Americans marked the 11th anniversary of the Sept. 11, 2001, terror attacks Tuesday in familiar but subdued ceremonies that put grieving families ahead of politicians and suggested it's time to move on after a decade of remembrance.
As in past years, thousands gathered at the World Trade Center site in New York, the Pentagon and Shanksville, Pa., to read the names of nearly 3,000 victims killed in the worst terror attack in U.S. history.
But many felt that last year's 10th anniversary was an emotional turning point for public mourning of the attacks. For the first time, elected officials weren't speaking at the ceremony, which often allowed them a solemn turn in the spotlight, but raised questions about the public and private Sept. 11. Fewer families attended the ceremonies this year, and some cities canceled their remembrances altogether.
"I feel much more relaxed" this year, said Jane Pollicino, who came to ground zero Tuesday morning to mourn her husband, who was killed at the trade center. "After the ninth anniversary, that next day, you started building up to the 10th year. This feels a lot different, in that regard. It's another anniversary that we can commemorate in a calmer way, without that 10-year pressure."
Meanwhile, Marisol Torres clutched a photo of
her cousin, New York firefighter Manuel DelValle Jr., as she walked into the
memorial plaza in lower Manhattan for the somber ceremony. Torres told CBS New
York station WCBS-TV the ceremony is as tough as it was after the first year.
"I wish I could say it gets easier, but it doesn't," said Torres. "I think you learn to live with your grief so in some sense it gets easier but you sort of learn to carry that around with you."
DelValle was 32 years old when he was killed in the collapse of the World Trade Center.
As bagpipes played at the year-old Sept. 11 memorial in New York, family clutching balloons, flowers and photos of their loved ones bowed their heads in silence at 8:46 a.m., the moment that the first hijacked jetliner crashed into the trade center's north tower. Bells tolled to mark the moments that planes crashed into the second tower, the Pentagon and a Pennsylvania field, and the moments that each tower collapsed.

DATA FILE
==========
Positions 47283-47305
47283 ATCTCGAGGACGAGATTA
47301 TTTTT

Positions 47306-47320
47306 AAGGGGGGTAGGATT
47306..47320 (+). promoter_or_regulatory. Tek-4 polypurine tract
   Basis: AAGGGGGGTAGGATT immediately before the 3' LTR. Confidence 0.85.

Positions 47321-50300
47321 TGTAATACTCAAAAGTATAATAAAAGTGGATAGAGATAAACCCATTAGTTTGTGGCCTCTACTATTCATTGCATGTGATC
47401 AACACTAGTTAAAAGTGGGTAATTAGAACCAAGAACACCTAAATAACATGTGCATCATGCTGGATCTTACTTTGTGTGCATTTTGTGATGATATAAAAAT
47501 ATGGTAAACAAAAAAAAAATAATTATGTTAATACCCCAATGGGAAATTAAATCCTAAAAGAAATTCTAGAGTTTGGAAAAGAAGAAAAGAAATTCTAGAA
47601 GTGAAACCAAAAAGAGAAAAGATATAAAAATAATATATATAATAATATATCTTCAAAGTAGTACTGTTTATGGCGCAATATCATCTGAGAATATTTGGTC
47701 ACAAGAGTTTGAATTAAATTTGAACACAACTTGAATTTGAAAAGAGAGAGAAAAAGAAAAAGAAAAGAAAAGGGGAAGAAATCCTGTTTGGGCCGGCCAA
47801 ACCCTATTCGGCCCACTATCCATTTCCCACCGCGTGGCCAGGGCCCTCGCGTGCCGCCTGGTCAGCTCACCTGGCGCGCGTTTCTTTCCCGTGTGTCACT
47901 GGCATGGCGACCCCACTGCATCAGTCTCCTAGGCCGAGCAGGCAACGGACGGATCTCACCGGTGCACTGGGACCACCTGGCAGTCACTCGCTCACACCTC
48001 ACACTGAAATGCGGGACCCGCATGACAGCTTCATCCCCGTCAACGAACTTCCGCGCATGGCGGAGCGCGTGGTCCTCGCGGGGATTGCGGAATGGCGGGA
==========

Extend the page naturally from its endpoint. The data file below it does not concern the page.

President Obama and first lady Michelle Obama observed the moment in a ceremony on the White House's south lawn, and then laid a white floral wreath at the Pentagon, above a concrete slab that said "Sept. 11, 2001 — 937 am." He later recalled the horror of the attacks, declaring, "Our country is safer and our people are resilient."
Victims' families in New York tearfully read the names of the attack victims, often looking up to the sky to talk to their lost loved ones."Rick, can you hear your name as the roll is called again? On this sacred ground where your dust settled?" said Richard Blood, whose son, Richard Middleton Blood, Jr., died in the trade center's south tower. "If only those who hear your name could know what a loving son and beautiful person you grew to be. I love you, son, and miss you terribly."
Thousands had attended the ceremony in New York in previous years, including last year's milestone 10th anniversary. A crowd of fewer than 200 swelled to about 1,000 by late Tuesday morning, as family members laid roses and made paper rubbings of their loved ones' names etched onto the Sept. 11 memorial. A few hundred attended ceremonies at the Pentagon and in Pennsylvania.
Commuters rushed out of the subway and fewer police barricades were in place than in past years in the lower Manhattan neighborhood surrounding ground zero. More than 4 million people in the past year have visited the memorial, which became more of a public space than a closed-off construction site.
Families had a mixed reaction to the changing ceremony, which kept politicians away from the microphone in New York for the first time. Charles G. Wolf, whose wife, Katherine, was killed at the trade center, said: "We've gone past that deep, collective public grief." But Pollicino said it's important that politicians still attend the ceremony.
"There's something missing if they're not here at all," she said. "Now, all of a sudden, it's `for the families.' This happened to our country — it didn't happen only to me."
And Joe Torres, who put in 16-hour days in ground zero's "pit" cleaning up tons of debris in the days after the attacks said another year has changed nothing for him.
"The 11th year, for me, it's the same as if it happened yesterday," said Torres, whose sister-in-law was killed in the attacks. "It could be 50 years from now, and to me, it'll be just as important as year one, or year five or year ten."
By CBS and AP, September 9, 2012
1st Photo: Credit: AP Photo/Carolyn Kaster